Two Coast casinos go to Gaming Commission Thursday

Sun HeraldJune 23, 2014 

TIM ISBELL/SUN HERALDAn artist's rendering of the Scarlet Pearl shows the new casino that was given permission for construction in D'Iberville.


The day D'Iberville officials have waited two decades to experience could come Thursday when developers of the Scarlet Pearl casino go to the Mississippi Gaming Commission seeking permission to proceed with construction.

Also during the 9 a.m. meeting in Jackson, the Gaming Commission will consider site approval for Jacobs Entertainment's proposed casino in Diamondhead.

Land Holdings I, developer of the $250 million Scarlet Pearl, missed a March 31 deadline to have financing in place. The company still must provide closing documents to the Gaming Commission before Thursday's meeting, said Allen Godfrey, executive director of the Gaming Commission.

"They're supposed to have their financing and are ready to go," said D'Iberville Mayor Rusty Quave.

With 300 hotel rooms, an events center and an elaborate miniature golf course, the resort meets the investment requirements adopted by the Gaming Commission last year.

D'Iberville City Manager Bobby Eleuterius said the casino could be open in 15 months on the site east of Interstate 110.

The reception isn't so positive for Jacobs Entertainment's casino in Diamondhead. Resident Lisa Lowell submitted a petition with 226 signatures to the Gaming Commission opposing the development in the southwest quadrant of Interstate 10 and Yacht Club Drive.

"There's a large group of us that live on the south side and/or own property on the south side that don't want a casino literally in our backyard, right in the middle of the neighborhood," said Nicole Boisdore with Operation Veritas, a group that also opposes the casino.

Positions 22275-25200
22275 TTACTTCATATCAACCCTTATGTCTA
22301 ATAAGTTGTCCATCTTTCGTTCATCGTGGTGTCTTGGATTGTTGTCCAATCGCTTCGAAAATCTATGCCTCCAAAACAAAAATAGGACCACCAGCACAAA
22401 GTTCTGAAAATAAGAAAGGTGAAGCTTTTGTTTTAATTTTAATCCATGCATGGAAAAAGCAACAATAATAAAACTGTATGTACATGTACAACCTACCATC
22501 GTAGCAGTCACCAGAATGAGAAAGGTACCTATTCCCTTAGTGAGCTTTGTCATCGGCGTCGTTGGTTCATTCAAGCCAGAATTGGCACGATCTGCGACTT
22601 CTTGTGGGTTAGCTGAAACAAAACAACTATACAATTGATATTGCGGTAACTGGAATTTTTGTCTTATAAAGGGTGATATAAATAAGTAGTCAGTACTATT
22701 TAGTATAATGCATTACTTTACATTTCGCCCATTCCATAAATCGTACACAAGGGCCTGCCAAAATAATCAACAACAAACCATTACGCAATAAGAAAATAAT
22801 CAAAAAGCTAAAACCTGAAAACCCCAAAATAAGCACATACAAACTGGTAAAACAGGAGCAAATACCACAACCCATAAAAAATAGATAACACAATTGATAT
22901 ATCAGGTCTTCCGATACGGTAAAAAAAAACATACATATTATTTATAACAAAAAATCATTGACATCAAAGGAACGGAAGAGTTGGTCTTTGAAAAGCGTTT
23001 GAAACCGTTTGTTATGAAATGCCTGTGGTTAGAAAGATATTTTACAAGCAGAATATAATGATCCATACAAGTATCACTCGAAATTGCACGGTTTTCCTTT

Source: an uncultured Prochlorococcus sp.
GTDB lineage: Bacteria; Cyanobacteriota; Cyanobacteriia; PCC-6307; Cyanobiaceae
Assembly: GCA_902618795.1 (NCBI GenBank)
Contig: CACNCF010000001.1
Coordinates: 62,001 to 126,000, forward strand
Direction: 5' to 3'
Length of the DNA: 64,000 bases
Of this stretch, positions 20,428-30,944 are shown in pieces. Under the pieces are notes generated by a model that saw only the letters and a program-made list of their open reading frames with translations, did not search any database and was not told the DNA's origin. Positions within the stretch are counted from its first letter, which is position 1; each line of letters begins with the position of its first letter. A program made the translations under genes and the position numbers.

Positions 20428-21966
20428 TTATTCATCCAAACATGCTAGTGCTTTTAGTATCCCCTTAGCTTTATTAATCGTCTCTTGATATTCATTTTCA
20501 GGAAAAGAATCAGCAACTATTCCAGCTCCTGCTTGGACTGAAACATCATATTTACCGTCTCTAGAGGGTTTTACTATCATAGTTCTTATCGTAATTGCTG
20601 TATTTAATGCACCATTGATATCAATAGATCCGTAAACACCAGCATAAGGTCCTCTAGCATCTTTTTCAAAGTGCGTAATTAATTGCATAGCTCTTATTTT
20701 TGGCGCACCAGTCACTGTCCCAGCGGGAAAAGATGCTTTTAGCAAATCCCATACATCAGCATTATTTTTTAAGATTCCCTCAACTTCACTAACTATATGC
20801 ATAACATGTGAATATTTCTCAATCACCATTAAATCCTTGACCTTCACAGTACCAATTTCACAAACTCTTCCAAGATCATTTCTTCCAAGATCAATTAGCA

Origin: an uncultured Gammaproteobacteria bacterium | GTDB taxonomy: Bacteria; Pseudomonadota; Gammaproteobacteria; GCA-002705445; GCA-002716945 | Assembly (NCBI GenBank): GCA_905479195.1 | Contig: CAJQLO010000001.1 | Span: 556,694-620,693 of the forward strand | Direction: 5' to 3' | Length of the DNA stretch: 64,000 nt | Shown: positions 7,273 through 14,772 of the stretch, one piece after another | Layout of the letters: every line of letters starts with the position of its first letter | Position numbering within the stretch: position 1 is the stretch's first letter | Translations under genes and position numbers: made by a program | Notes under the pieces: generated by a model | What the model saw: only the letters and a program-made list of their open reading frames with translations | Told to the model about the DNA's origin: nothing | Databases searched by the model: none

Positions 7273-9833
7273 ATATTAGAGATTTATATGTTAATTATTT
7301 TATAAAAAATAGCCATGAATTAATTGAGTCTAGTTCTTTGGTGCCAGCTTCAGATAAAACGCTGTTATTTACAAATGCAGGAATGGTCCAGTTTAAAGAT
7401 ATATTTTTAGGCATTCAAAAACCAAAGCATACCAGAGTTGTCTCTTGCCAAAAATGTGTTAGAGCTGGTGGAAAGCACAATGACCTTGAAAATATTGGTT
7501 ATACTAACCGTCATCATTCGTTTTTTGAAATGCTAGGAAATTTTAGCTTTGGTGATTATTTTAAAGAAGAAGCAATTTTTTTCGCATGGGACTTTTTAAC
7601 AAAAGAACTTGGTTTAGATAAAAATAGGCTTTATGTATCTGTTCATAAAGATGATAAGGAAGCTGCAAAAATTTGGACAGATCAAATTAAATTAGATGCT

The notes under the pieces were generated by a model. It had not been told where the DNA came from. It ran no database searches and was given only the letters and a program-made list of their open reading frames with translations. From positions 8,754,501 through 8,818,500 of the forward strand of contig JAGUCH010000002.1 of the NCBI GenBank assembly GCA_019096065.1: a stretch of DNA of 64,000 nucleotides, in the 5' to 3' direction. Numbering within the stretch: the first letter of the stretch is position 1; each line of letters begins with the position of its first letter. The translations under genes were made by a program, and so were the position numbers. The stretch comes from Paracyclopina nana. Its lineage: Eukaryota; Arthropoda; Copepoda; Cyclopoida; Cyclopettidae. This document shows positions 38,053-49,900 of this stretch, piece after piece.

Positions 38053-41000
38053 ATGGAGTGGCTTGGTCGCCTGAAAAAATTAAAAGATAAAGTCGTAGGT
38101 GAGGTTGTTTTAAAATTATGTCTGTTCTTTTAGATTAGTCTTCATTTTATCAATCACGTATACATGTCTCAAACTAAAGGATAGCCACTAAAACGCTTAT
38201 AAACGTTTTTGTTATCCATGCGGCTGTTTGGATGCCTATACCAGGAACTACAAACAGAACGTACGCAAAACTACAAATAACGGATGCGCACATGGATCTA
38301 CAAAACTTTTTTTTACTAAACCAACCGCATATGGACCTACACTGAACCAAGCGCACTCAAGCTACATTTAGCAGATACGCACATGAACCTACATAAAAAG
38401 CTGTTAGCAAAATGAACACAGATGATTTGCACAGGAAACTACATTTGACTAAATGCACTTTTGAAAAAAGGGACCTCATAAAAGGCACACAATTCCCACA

This project is not affiliated with Diamondhead Casino Corporation that owns 400 acres east of Yacht Club Drive.

Earlier this month the Property Owner's Association -- which has eight new board members of 11 after Saturday's election -- voted 7-3 to approve an agreement with a subsidiary of the Colorado-based developer that would allow hotel and casino guests to use the Country Club amenities. Guests would have access to the golf course, restaurant, pool and marina for the same rates members pay. They also would receive preferred tee times and marina slips at discounted rates.

The POA received $10,000 up front and could get $100,000 annually if the project receives site approval from the Gaming Commission. If the casino is built, the POA would get 1 percent of casino revenue with a $300,000 minimum and $700,000 maximum. The agreement also allows the company an option to lease and eventually buy the land.

Jacobs has been trying to build a casino in South Mississippi since 2004, when it tried in D'Iberville. A Diamondhead casino has been in the works since 2008.

The Sun Herald is pleased to provide this opportunity to share information, experiences and observations about what's in the news. Some of the comments may be reprinted elsewhere in the site or in the newspaper. We encourage lively, open debate on the issues of the day, and ask that you refrain from profanity, hate speech, personal comments and remarks that are off point. Thank you for taking the time to offer your thoughts.

Commenting FAQs | Terms of Service